AbstractC-MYC is a transcription factor and a potent driver of many human cancers. In addition to regulating transcription, C-MYC promotes formation of the mRNA cap which is important for transcript maturation and translation. However, the mechanistic details of C-MYC-dependent mRNA capping are not fully understood. Since anti-cancer strategies to directly target the C-MYC protein have had limited success, enzymatic co-factors or effectors of C-MYC present attractive alternatives for therapeutic intervention of C-MYC-driven cancers. mRNA capping enzyme (CE) initiates mRNA cap formation by catalysing the linkage of inverted guanosine via a triphosphate bridge to the first transcribed nucleotide. The involvement of CE in C-MYC-dependent mRNA capping and C-MYC function has not yet been explored. Therefore, I sought to determine whether C-MYC regulates CE, and whether CE is required for C-MYC function.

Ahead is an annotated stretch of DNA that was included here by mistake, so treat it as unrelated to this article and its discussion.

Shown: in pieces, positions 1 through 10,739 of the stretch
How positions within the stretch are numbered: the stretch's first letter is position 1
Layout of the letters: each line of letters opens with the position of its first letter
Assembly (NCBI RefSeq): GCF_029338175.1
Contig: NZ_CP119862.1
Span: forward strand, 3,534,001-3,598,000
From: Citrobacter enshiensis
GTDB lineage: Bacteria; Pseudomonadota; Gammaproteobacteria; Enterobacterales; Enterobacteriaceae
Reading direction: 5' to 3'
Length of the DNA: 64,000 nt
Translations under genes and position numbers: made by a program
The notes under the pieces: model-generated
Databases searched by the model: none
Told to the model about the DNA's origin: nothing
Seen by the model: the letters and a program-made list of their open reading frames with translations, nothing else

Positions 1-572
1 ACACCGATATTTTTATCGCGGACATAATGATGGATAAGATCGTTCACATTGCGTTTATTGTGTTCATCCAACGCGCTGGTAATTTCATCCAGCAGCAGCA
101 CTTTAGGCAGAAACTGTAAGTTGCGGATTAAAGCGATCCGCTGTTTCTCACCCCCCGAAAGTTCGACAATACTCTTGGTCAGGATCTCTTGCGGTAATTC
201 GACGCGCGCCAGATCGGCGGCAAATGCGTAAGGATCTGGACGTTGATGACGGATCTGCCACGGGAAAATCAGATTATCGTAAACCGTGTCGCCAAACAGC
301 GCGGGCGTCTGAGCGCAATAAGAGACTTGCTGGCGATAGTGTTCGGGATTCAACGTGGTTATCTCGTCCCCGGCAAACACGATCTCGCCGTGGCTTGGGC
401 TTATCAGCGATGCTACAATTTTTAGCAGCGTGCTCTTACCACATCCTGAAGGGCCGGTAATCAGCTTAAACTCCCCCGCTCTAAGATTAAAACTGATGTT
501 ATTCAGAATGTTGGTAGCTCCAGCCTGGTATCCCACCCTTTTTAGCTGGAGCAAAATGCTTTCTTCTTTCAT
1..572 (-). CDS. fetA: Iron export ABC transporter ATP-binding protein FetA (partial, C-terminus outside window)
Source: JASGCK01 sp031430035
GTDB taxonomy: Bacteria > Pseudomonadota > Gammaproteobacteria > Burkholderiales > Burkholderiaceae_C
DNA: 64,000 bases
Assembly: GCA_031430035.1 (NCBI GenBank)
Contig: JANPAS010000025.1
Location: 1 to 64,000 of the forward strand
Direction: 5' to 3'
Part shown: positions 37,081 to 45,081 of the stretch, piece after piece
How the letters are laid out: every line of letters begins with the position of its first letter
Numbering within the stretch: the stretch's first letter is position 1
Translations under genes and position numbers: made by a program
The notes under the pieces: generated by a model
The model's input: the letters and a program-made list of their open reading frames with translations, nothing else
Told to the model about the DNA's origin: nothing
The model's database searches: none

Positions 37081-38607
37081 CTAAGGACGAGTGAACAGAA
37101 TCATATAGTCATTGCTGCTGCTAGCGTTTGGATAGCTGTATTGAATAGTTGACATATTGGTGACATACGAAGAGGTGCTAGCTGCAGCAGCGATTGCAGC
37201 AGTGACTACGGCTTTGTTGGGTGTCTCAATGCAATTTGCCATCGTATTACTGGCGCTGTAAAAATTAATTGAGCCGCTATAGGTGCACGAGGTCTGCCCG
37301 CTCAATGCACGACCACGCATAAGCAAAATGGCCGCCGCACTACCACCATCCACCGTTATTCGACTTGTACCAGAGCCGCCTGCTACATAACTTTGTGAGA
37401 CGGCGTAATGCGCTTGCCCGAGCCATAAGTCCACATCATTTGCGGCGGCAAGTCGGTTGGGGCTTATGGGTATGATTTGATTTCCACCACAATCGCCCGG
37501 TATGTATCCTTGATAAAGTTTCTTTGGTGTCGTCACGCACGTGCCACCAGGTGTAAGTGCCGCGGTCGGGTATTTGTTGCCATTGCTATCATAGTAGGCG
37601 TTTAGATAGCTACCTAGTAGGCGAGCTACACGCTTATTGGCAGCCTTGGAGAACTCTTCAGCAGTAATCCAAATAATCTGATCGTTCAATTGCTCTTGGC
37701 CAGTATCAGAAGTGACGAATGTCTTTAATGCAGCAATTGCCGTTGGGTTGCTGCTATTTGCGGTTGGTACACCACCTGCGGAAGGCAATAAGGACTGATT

I found that C-MYC promotes CE recruitment to RNA polymerase II (RNA pol II) transcription complexes and to regions proximal to transcription start sites on chromatin. Consistently, C-MYC increases RNA pol II-associated CE activity. Interestingly, cells driven by C-MYC are highly dependent on CE for C-MYC-induced target gene expression and cell transformation, but only when C-MYC is overexpressed; C-MYC-independent cells or cells retaining normal control of C-MYC expression are insensitive to CE inhibition. C-MYC expression is also dependent on CE. Taken together, I present a bidirectional regulatory relationship between C-MYC and CE which is potentially therapeutically relevant. Studies here strongly suggest that inhibiting CE is an attractive strategy to selectively target cancer cells which have acquired deregulated C-MYC.
|Date of Award||2017|
|Sponsors||Biotechnology and Biological Sciences Research Council|
|Supervisor||Victoria Cowling (Supervisor)|
- mRNA capping
- RNA polymerase II
- Capping enzyme
- Breast cancer